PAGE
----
6. Sum up the learning
    At the end of your time share all the new things participants will be able to do as a result of your time together. This way you’re focusing on what they have learned. The audience is assured that they got what they came for out of your time together.
  7. Take backs
    Ask participants to share (verbally or via Twitter, text, post it) in 140 characters or less one thing they’ll take back to their work. This reinforces their learning.
  8. Use reassuring statements
    Let the audience you know you are right on track with statements like:
    • “After our time together you’ll know exactly how to…”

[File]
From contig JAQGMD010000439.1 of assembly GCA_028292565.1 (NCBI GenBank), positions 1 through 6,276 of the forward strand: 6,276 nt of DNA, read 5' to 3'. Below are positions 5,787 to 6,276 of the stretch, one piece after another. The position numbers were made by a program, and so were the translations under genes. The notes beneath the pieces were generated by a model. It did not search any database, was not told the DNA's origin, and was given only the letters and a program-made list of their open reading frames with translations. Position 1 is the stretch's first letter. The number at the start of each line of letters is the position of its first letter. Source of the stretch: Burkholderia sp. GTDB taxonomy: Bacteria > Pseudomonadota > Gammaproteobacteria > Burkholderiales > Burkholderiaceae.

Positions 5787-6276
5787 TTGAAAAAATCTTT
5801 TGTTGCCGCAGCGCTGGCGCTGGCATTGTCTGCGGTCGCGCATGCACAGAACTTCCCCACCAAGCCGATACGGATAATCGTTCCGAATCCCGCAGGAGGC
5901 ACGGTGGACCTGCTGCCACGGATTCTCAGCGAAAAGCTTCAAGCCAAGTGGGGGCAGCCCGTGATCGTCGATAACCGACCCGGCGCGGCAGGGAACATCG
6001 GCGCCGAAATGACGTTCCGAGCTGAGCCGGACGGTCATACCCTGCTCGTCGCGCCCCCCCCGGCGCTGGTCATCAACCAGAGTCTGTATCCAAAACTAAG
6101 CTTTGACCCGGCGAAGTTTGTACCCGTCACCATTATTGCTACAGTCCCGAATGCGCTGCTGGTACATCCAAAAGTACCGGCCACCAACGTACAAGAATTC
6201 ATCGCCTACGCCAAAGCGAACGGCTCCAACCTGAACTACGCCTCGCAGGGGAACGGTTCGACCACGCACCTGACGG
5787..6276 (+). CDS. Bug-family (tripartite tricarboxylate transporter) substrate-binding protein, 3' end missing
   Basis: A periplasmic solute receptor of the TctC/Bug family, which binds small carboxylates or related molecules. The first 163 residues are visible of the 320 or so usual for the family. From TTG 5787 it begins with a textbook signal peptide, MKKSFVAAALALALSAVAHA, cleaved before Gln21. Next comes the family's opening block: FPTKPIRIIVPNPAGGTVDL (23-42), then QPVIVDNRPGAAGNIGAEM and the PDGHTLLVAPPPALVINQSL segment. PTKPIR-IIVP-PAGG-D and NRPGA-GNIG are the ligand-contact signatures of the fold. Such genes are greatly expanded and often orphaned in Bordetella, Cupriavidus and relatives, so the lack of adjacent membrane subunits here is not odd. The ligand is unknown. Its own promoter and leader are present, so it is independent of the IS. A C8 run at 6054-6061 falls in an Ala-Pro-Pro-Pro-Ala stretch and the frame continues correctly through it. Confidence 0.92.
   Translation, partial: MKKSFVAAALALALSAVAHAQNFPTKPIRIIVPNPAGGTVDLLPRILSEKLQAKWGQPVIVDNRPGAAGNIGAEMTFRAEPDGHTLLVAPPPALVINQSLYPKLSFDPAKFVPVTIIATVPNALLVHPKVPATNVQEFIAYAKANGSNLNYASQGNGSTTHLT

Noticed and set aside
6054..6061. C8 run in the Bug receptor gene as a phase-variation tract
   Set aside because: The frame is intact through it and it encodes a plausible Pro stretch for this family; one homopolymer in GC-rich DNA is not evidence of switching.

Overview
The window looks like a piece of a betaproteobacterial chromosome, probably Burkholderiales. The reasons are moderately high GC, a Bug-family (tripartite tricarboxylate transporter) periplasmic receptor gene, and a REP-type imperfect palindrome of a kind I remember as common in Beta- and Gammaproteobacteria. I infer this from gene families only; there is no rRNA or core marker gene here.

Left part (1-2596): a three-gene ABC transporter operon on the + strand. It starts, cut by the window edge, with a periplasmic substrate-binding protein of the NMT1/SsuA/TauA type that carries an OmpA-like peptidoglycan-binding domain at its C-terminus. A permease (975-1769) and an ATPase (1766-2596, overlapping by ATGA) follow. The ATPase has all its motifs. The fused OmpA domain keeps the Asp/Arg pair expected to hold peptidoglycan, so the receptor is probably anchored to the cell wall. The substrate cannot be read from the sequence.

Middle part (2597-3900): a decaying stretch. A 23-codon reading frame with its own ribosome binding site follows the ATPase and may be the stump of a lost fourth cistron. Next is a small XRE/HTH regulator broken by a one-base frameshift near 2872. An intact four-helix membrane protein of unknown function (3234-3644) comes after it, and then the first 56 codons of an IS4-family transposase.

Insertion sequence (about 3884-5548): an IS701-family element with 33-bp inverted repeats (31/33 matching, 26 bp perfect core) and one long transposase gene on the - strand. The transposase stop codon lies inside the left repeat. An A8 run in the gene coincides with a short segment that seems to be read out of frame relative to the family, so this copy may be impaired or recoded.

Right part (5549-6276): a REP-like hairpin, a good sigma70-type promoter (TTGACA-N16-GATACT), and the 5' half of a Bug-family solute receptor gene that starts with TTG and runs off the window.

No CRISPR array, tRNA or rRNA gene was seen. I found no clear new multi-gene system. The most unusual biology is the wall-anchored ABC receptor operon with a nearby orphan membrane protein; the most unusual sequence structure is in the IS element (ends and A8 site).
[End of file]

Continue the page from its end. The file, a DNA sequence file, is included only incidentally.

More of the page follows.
• “We are right on time.”
  9. Have two plans
    Have one plan if the class moves slowly. Have an additional plan if they move quickly. If they do, let them know that they were so on point they get bonus learning. If they move slowly, they’ll still know exactly what you told them they would learn.

So what do you think? Have you experienced presenters who try to rush through information? Have any of these strategies worked for you? Are these strategies you would try when you present?